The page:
The Veterans Affairs Department announced Monday it is expanding eligibility for veterans to access mental health treatment at VA hospitals or clinics if they were victims of rape, sexual assault or harassment while serving in the military.
The new rule is aimed mainly at National Guard and reserve members who previously could not get care if their assault occurred during a time other than active service or training.
Under sweeping legislation passed last August to overhaul the VA health system, Congress required the department to provide counseling and care to military personnel, National Guard and Reserve members for military-sexual trauma regardless of whether the crime was committed while the patient was in active or inactive status.
By law, the veterans or personnel do not need a referral for counseling, care or treatment for mental health care related to sexual assault.
"VA simply must be an organization that provides comprehensive care for all veterans dealing with the effects of military sexual trauma," VA Secretary Robert McDonald said in a prepared statement. "Our range of services for MST-related experiences are constantly being reexamined to best meet the needs of our veterans."
VA provides physical care and behavioral health treatment for veterans who were sexually assaulted while they were in military service regardless of whether the crime was reported to the Defense Department or elsewhere. The department does not require affected patients to be enrolled in the VA health system to receive treatment, nor do they require veterans to provide documentation or records supporting the assertion that they had been raped, assaulted or harassed.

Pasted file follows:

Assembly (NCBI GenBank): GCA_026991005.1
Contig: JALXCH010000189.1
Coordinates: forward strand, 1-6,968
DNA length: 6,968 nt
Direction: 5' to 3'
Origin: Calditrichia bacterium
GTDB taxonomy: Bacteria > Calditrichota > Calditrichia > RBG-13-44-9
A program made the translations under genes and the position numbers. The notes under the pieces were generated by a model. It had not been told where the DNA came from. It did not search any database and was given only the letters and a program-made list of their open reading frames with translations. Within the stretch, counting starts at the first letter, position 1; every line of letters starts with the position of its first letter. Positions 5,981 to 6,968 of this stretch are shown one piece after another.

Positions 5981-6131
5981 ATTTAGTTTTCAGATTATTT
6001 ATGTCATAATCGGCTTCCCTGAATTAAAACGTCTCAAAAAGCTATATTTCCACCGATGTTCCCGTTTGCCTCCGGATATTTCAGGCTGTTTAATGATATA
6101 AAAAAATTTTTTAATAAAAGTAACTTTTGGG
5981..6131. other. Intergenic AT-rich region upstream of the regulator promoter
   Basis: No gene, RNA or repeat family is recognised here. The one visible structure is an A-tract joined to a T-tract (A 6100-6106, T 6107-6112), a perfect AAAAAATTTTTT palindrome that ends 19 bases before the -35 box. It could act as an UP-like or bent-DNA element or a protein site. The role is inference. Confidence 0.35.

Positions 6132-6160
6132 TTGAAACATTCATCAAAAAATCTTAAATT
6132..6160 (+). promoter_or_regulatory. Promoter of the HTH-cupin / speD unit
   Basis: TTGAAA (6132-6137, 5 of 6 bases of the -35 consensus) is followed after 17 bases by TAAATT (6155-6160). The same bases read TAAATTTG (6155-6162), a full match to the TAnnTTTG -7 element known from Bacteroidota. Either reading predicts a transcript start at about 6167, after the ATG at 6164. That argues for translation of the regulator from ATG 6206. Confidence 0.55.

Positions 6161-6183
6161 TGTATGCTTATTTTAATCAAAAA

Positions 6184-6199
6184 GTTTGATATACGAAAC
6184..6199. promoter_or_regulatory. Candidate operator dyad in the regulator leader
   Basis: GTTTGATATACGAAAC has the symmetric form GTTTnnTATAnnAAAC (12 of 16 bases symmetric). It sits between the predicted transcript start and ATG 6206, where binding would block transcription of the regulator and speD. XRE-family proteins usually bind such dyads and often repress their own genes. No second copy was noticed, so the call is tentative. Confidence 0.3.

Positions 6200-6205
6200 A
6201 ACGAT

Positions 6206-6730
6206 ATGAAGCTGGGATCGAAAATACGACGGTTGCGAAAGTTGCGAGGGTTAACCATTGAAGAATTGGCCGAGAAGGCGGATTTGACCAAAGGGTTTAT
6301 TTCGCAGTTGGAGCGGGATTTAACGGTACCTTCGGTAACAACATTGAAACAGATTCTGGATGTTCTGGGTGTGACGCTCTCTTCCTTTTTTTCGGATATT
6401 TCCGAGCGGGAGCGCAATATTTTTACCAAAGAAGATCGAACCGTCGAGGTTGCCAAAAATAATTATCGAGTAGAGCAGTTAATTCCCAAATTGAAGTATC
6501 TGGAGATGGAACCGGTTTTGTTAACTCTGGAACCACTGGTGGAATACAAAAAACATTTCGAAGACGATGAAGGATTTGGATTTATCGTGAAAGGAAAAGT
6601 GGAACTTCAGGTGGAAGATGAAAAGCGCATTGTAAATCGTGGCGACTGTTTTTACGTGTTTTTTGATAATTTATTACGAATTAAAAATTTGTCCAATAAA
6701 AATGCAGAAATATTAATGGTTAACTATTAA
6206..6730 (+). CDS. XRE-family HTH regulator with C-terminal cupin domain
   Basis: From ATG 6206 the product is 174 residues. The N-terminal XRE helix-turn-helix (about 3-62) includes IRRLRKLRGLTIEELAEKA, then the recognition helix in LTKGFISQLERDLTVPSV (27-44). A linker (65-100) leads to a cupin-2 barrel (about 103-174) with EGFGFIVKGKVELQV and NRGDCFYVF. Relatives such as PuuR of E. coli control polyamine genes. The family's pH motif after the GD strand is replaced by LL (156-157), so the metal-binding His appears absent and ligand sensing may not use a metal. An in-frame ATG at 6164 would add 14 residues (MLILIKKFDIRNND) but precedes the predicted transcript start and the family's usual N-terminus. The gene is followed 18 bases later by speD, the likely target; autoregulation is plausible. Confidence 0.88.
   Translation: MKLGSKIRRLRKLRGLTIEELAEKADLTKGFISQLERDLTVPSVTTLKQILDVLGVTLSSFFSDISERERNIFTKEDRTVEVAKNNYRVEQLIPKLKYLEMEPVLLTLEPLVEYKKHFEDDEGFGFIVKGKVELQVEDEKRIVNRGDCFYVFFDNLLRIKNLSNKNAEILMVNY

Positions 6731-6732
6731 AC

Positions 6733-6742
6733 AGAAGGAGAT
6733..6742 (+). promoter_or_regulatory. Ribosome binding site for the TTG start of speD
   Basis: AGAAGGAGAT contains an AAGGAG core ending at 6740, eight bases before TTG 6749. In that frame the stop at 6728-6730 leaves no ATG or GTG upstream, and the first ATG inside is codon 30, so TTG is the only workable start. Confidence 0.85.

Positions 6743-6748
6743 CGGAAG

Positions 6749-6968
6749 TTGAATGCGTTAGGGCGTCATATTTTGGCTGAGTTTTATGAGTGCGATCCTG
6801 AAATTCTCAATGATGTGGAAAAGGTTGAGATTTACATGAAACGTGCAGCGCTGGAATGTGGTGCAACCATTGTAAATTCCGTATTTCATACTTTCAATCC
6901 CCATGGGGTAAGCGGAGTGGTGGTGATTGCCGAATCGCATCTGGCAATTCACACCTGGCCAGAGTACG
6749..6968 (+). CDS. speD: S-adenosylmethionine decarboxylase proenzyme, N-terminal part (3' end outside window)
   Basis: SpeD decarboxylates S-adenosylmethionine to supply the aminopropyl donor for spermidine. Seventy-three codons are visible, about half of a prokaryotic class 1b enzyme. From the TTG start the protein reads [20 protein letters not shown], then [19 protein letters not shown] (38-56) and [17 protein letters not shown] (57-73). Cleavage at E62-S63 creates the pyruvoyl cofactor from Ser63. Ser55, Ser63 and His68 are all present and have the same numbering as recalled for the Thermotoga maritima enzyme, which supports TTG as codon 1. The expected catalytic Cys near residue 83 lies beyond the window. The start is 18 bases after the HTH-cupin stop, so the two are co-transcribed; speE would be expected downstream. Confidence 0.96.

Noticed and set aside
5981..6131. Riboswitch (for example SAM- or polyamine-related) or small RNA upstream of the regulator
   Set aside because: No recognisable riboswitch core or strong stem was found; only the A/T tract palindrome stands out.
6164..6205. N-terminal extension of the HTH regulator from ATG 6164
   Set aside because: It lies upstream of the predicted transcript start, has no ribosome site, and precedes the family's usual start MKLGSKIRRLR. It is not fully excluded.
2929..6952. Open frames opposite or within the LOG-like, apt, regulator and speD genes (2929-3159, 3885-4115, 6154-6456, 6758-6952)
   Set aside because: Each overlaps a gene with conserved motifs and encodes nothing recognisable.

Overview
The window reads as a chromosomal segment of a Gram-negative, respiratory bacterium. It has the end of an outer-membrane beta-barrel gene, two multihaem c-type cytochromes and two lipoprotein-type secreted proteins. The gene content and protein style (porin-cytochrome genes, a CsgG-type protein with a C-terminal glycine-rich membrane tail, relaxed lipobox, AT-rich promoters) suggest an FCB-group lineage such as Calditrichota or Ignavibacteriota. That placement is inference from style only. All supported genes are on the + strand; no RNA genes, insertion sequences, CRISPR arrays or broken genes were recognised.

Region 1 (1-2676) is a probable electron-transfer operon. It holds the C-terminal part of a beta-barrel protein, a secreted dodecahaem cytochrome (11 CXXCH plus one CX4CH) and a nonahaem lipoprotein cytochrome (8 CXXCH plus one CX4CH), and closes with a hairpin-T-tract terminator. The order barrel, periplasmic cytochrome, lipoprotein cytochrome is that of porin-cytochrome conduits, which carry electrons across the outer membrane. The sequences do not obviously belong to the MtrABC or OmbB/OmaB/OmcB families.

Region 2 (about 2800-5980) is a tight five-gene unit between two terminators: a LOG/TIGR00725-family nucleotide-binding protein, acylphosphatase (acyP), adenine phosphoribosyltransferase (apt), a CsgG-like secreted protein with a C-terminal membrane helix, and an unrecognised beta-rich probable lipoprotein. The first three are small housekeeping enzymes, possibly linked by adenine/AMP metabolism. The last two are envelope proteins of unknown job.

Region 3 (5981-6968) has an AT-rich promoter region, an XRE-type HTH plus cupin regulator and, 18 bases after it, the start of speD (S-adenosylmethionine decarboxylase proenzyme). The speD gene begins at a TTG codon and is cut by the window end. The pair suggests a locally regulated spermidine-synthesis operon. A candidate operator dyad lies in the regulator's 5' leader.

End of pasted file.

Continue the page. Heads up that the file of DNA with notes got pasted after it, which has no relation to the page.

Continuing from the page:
But veterans who have been traumatized by sexual assault that occurred while they were on active duty are not automatically qualified for disability compensation for mental health conditions related to the trauma.
Advocacy groups sued VA earlier this year to end what they call discriminatory practices regarding compensation claims related to service-connected sexual assault.
VA requires affected veterans to to furnish either evidence of a crime or trauma or demonstrate a marked change in their lives following an assault if they have no proof or paper records of the incident.
In the lawsuit, Service Women's Action Network and Vietnam Veterans of America say the regulations for PTSD disability claims filed by sexual assault victims are stricter than rules for other groups, including combat veterans, who must show only that they served in a war zone and experienced a reaction or a traumatic event that caused their condition.
A Pentagon report released in May said 5,061 reports of sexual assaults were filed in 2013, up from fewer than 3,400 in 2012.
Whether that number reflects an actual increase in sexual assaults is not known, however, because comparatively few attacks are officially reported.
In an anonymous 2012 survey of service members, 26,000 troops said they experienced "unwanted sexual contact" during the previous year.
Patricia Kime is a senior writer covering military and veterans health care, medicine and personnel issues.